Pope Francis said on Monday that Christians and Muslims were “brothers”, urging them to reject hatred and violence while visiting a mosque in the Central African Republic’s capital which has been ravaged by sectarian conflict, AFP reports.
On the last leg of a three-nation tour of Africa, the leader of the world’s 1.2 billion Catholic visited a flashpoint Muslim neighbourhood in Bangui on what was the most dangerous part of his 24-hour visit.
Thousands of people gathered at the roadside, cheering as his popemobile drove down the red dirt roads. As his vehicle passed, many waving Vatican flags and dressed in long traditional robes, ran down the road after it.
“Christians and Muslims are brothers and sisters,” he said after meeting Muslim leaders at the Koudoukou mosque in the PK5 district, the last Muslim enclave in Bangui where tensions remain high after months of violence.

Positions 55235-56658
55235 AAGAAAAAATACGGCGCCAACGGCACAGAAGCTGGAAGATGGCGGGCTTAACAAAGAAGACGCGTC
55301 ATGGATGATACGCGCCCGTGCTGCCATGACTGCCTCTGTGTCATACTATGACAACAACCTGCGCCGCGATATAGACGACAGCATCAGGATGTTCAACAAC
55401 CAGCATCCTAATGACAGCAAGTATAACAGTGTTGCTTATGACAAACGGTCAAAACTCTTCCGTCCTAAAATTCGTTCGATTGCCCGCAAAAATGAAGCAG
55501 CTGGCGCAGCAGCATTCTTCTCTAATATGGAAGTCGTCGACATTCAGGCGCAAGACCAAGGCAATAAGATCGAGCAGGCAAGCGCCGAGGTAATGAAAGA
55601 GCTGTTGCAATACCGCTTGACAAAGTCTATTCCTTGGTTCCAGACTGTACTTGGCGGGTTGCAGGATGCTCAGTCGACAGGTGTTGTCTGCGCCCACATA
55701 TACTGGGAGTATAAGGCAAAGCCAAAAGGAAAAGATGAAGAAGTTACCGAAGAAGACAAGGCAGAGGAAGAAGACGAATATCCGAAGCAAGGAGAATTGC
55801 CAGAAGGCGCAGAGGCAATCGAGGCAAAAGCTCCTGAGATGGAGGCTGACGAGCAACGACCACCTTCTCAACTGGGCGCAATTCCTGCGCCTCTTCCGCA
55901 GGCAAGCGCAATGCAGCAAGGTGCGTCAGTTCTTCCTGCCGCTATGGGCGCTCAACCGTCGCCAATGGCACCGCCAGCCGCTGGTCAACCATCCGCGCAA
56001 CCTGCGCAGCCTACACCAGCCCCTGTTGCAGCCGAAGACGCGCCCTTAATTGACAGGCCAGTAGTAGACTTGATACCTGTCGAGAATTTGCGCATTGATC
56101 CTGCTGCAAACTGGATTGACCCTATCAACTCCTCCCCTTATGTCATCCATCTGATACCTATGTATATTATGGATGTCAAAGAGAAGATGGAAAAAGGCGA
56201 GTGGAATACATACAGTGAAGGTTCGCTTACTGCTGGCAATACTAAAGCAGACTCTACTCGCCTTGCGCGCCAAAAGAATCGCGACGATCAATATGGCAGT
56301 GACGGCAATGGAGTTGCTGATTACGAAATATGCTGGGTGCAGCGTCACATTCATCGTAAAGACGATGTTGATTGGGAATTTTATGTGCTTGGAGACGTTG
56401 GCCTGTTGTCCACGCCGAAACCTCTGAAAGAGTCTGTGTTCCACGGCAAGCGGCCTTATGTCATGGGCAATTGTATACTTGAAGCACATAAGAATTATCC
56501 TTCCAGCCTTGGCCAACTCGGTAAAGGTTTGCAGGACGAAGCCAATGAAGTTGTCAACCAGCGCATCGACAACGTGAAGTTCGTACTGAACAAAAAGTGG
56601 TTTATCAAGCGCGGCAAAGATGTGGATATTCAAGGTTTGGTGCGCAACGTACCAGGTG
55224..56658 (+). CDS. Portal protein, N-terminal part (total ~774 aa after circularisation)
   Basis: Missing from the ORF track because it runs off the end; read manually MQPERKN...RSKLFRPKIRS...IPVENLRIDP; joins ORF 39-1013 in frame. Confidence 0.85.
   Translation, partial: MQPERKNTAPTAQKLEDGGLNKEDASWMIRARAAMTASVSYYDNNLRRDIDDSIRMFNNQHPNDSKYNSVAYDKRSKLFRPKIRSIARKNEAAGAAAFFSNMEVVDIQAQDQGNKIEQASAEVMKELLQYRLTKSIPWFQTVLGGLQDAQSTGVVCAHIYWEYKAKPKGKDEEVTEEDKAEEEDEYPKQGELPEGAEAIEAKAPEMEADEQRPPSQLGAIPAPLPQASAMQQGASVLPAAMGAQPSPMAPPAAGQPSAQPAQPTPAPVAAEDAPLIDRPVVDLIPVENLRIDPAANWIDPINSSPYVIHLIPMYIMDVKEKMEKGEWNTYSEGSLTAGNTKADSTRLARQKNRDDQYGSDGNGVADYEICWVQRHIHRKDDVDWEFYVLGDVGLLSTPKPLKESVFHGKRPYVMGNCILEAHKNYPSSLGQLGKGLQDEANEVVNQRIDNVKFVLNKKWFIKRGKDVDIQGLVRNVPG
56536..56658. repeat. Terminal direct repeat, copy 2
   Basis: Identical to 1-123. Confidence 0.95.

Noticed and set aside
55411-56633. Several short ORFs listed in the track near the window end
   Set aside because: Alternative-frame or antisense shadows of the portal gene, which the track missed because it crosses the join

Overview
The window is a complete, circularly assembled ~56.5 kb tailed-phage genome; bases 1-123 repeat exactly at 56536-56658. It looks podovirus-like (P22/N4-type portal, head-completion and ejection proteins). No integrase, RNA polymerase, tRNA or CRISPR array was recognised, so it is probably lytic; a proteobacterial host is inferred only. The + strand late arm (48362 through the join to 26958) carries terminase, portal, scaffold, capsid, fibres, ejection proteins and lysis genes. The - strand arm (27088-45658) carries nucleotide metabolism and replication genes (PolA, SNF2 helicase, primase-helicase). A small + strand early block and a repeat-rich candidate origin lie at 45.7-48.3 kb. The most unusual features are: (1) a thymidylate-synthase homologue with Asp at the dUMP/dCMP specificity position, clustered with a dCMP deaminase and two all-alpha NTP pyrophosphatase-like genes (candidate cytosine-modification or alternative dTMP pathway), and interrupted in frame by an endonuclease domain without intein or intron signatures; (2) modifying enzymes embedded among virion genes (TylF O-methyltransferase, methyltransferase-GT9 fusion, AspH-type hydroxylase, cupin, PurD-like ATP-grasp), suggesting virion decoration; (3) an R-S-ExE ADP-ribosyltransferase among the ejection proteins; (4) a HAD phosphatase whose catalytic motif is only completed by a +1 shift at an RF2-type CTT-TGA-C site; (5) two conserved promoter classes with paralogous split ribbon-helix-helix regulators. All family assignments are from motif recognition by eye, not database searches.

“Together, we must say no to hatred, to revenge and to violence, particularly that violence which is perpetrated in the name of a religion or of God himself,” he said.
The pope later flew out of Bangui at the end of his first trip to Africa that has also taken him to Kenya and Uganda.
Francis’ message of peace and reconciliation appeared to have made a powerful impression, with a group of Muslim rebels turning up to join tens of thousands watching a papal mass at the capital’s Barthelemy Boganda Stadium.